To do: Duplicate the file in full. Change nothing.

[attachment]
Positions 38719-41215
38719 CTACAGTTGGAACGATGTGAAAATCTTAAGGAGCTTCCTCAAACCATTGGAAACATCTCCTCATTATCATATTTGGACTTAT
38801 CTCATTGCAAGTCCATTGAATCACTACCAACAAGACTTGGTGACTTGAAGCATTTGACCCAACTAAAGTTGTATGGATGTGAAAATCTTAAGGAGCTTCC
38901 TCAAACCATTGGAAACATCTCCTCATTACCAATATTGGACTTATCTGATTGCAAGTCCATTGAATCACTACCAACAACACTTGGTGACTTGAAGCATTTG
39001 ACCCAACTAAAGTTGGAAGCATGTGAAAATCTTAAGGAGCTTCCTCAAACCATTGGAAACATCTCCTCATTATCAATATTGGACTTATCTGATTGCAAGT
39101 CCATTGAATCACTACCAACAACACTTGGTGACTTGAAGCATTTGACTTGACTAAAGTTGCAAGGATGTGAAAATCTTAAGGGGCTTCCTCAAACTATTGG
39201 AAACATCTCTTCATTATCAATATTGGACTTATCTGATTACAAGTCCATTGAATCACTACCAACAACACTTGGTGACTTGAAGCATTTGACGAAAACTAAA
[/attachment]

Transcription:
Positions 38719-41215
38719 CTACAGTTGGAACGATGTGAAAATCTTAAGGAGCTTCCTCAAACCATTGGAAACATCTCCTCATTATCATATTTGGACTTAT
38801 CTCATTGCAAGTCCATTGAATCACTACCAACAAGACTTGGTGACTTGAAGCATTTGACCCAACTAAAGTTGTATGGATGTGAAAATCTTAAGGAGCTTCC
38901 TCAAACCATTGGAAACATCTCCTCATTACCAATATTGGACTTATCTGATTGCAAGTCCATTGAATCACTACCAACAACACTTGGTGACTTGAAGCATTTG
39001 ACCCAACTAAAGTTGGAAGCATGTGAAAATCTTAAGGAGCTTCCTCAAACCATTGGAAACATCTCCTCATTATCAATATTGGACTTATCTGATTGCAAGT
39101 CCATTGAATCACTACCAACAACACTTGGTGACTTGAAGCATTTGACTTGACTAAAGTTGCAAGGATGTGAAAATCTTAAGGGGCTTCCTCAAACTATTGG
39201 AAACATCTCTTCATTATCAATATTGGACTTATCTGATTACAAGTCCATTGAATCACTACCAACAACACTTGGTGACTTGAAGCATTTGACGAAAACTAAA